If you are bringing a defamation claim, you must show that the comments have been published to a third party and that the defendant published or is responsible for the publication of the words.
Publication is generally defined in the case of statements appearing in books or newspapers, publicly broadcast comments, or those that appear on popular websites.
3) How long do I have to bring a defamation claim?
Time is of the essence in defamation claims. There is a limitation period of one year, which means that you must issue a claim within a year of the defamatory statement being made or risk losing your ability to bring a claim.
Under the Act, if a person publishes a statement and subsequently re-publishes it, or a similar statement, the cause of action is treated as arising from the first date of publication.
As such, if a comment was first published on Twitter on 1 June 2017 and was re-tweeted on 2 July 2017, the limitation period will start to run from 1 June 2017 and you will have until 31 May 2018 to issue a claim.
4) I’ve made a claim for defamation. What defence can my opponent bring?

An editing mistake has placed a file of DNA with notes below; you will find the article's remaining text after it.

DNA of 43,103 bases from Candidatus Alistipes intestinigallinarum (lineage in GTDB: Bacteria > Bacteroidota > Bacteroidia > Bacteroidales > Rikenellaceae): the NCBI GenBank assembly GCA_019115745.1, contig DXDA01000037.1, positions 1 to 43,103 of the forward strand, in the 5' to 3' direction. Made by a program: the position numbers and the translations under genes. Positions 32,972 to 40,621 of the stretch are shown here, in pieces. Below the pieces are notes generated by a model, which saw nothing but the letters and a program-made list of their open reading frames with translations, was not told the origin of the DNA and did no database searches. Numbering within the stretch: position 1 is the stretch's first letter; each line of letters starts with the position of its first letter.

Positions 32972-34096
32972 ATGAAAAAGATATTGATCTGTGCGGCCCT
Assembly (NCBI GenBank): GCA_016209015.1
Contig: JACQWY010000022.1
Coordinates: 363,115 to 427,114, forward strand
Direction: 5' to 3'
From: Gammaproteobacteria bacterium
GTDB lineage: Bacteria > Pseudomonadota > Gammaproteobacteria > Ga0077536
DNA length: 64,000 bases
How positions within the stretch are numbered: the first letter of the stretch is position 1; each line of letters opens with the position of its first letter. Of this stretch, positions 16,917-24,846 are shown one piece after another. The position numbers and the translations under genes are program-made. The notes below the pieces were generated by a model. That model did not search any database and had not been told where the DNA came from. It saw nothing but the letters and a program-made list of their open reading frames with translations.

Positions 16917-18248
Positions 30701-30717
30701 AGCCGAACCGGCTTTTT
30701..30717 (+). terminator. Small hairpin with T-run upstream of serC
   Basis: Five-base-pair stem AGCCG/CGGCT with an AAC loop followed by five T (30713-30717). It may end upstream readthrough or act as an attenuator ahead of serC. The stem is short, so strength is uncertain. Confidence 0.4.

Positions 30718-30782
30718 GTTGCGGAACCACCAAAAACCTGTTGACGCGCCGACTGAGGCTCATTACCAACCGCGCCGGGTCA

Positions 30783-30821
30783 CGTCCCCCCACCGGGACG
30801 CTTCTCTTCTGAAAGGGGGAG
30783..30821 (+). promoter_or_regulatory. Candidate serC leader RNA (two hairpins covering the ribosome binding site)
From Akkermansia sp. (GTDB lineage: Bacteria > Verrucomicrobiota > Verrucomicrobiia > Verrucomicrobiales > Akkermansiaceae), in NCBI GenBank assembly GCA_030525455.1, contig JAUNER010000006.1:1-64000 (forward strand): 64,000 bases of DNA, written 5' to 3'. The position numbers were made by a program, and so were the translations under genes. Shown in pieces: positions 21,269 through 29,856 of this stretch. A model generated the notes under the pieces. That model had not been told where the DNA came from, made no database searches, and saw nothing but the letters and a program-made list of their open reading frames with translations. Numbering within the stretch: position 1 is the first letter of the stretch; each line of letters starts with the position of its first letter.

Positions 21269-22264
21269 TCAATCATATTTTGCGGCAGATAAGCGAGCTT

The most common defence is truth. The Act says that the defendant needs to show that the statement is “substantially true".
There is also the “honest opinion” defence. Here, the defendant would need to show that they truly believed what they were saying and that there was some fact which supported it at the time the statement was made.
Other defences are used less often, for example if the statement was made as a matter of public interest (which is probably most common in cases involving the press).
There are also some defences available to website operators if they can show that they are just an innocent disseminator of information.
5) What remedy will the court give me?
- The most common remedy is damages to compensate you for your loss and put you back to the financial position you would have been in had the defendant not made the defamatory statements.
More rarely, a court can award exemplary damages as a “punishment” where the person has deliberately made the statements to make a profit.